• Even if there are many providers for Postgresql things can still go wrong.

    • Do you know what everyone recommends? To follow the natural, most often mentioned alternative in how you can run PostgreSQL (read any SQL server) successfully. It;s to actually run outside of Kubernetes. But this is stupid! Why the heck would you go with all of the overhead of learning kubernetes just to jump out of it for your databases..

  • Setup Kubernetes yourself? Good luck, see you next year.

    • K3s tried to make it easier, and they succeeded.. but it still came with a cost of bugs.

  • Sometimes you need to have a private docker registry. Hosting it inside kubernetes is easy, however it can lead to issues if your cluster crashes..

Something clearly is wrong. There have been even more small things which buggered me like the fact that a very small change can propagate itself to crash your whole Kubernetes cluster.

And I was not taking into account the complexity of Kubernetes while getting started and setting up everything properly…​

Although Kubernetes (k3s and k8s) is great in many aspects I’m beginning to sense that it might not be the best solution for sole developers or startups due to all of the overhead which it includes.

I Thought Kubernetes was a good fit for small businesses

I had even written a few articles I intended to publish around Kubernetes and self hosting, experiments, best practices. Aimed at Small I went so far in believing that Kubernetes was a solve all for small companies allowing them to automate faster and better.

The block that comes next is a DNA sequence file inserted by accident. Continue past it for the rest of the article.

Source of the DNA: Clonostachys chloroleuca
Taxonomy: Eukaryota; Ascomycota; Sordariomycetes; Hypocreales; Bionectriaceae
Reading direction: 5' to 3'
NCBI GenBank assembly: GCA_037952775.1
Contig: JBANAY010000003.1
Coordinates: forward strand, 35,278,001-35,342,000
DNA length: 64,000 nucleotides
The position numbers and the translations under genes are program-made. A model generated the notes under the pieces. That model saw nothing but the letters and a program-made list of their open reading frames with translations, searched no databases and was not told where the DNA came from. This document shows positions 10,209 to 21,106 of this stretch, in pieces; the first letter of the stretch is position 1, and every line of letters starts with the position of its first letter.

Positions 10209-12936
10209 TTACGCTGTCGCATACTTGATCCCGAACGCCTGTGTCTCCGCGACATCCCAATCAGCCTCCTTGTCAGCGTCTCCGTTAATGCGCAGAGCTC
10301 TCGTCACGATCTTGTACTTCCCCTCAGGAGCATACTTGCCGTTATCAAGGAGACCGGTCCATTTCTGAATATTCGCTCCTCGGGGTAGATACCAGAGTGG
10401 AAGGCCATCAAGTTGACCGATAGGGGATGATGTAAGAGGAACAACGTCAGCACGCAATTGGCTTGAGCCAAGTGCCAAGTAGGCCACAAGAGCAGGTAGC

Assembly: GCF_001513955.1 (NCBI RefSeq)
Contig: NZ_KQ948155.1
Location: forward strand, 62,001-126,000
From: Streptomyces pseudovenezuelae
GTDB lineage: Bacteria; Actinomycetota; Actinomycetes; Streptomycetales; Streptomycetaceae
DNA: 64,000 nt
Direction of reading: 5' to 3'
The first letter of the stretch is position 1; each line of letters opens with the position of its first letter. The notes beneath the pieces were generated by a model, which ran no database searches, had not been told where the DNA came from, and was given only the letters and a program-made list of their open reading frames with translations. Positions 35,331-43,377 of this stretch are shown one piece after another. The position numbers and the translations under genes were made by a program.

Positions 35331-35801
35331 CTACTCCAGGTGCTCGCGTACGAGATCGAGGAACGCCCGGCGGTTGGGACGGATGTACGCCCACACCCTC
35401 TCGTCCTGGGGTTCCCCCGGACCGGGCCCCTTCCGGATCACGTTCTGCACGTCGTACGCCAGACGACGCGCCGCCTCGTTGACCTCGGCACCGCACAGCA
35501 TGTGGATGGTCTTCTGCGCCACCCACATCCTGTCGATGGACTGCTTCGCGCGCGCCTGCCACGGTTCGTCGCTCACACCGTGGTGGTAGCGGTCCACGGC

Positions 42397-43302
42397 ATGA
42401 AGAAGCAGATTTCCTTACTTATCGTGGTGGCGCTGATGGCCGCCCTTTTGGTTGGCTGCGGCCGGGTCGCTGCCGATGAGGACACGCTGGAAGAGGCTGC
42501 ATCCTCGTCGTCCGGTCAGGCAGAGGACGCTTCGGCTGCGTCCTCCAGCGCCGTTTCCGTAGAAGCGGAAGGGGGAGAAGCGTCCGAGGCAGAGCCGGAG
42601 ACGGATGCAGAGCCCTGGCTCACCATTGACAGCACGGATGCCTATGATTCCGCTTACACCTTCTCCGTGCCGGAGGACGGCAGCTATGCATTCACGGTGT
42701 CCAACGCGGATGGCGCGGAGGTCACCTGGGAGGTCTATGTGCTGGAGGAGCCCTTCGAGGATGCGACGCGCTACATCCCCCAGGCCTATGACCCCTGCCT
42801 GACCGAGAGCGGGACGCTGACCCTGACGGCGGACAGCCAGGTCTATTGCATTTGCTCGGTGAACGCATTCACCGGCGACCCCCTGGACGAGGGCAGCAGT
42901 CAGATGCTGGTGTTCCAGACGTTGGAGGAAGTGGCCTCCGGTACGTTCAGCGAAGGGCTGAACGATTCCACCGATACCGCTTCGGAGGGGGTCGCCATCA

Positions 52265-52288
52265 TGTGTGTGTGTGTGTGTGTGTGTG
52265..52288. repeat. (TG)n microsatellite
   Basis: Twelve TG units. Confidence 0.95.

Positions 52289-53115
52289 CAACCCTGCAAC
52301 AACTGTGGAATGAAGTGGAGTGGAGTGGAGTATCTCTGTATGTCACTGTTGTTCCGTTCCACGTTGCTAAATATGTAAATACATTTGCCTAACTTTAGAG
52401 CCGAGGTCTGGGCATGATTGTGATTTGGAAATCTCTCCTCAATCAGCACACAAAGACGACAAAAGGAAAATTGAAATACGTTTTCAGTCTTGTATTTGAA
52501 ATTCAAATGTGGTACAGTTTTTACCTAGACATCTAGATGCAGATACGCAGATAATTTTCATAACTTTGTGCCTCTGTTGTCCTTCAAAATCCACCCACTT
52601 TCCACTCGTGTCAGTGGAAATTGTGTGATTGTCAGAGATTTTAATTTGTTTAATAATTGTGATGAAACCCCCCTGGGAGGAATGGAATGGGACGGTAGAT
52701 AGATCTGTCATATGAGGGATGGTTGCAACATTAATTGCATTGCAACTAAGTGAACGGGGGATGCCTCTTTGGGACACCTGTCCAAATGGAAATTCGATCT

While I still have a large amount of local unedited articles, I won’t pursue the path of editing and publishing them. Because I no longer believe Kubernetes is a solution for small development teams. Actually, I believe the opposite. It should be used there where it hurts the most. Big corporations which struggle with innovation and have a dedicated person.

What will I do in the future?

I think I’m going to switch back to using virtual machines and automated barebones deployments. Or probably a combination of virtual machines, bare metal & containers.

It’s pretty easy to scale a VM in any cloud provider up to 192 GB RAM and 32 CORES. which should be enough for a variety of even the most complex enterprise applications.

Adding a new machine whenever necessary.

Yes, this is how the Internet has been running for 30 years. If you use Erlang or Elixir as your stack then you’re covered.

I’ve looked at various alternatives to k3s, although most of them are again way too complicated, Docker Swarm and Nomad seem to have caught my attention, even Consul seemed allright.

The downsides is that you’re again locked into a system of complexities.

Building my own system

Will I be building my own system? Yes. I’ve started planning something geared towards the Elixir ecosystem. A system to just handle the basics and replace the need for a lot of manual work. It’s most likely going to be something which takes features out of software like Webmin, Virtualmin, Ansible, focused in easy deployment on VPS’es for developers.

We’ll see what grows out of it!


  • Never let peer pressure (colleagues, friends, companies, your boss..) guide you into adopting the wrong technology just because it’s shiny and new

  • Dedicate time to experiment with new technologies before you decide to use them while learning. You’ll save a lot of time and problems.

  • Building POC’s and discarding them is much easier than building a whole system and then deciding to migrate.

  • Adopt Elixir (BEAM, Erlang) if you’re seeking to build distributed, highly available, fault tolerant systems.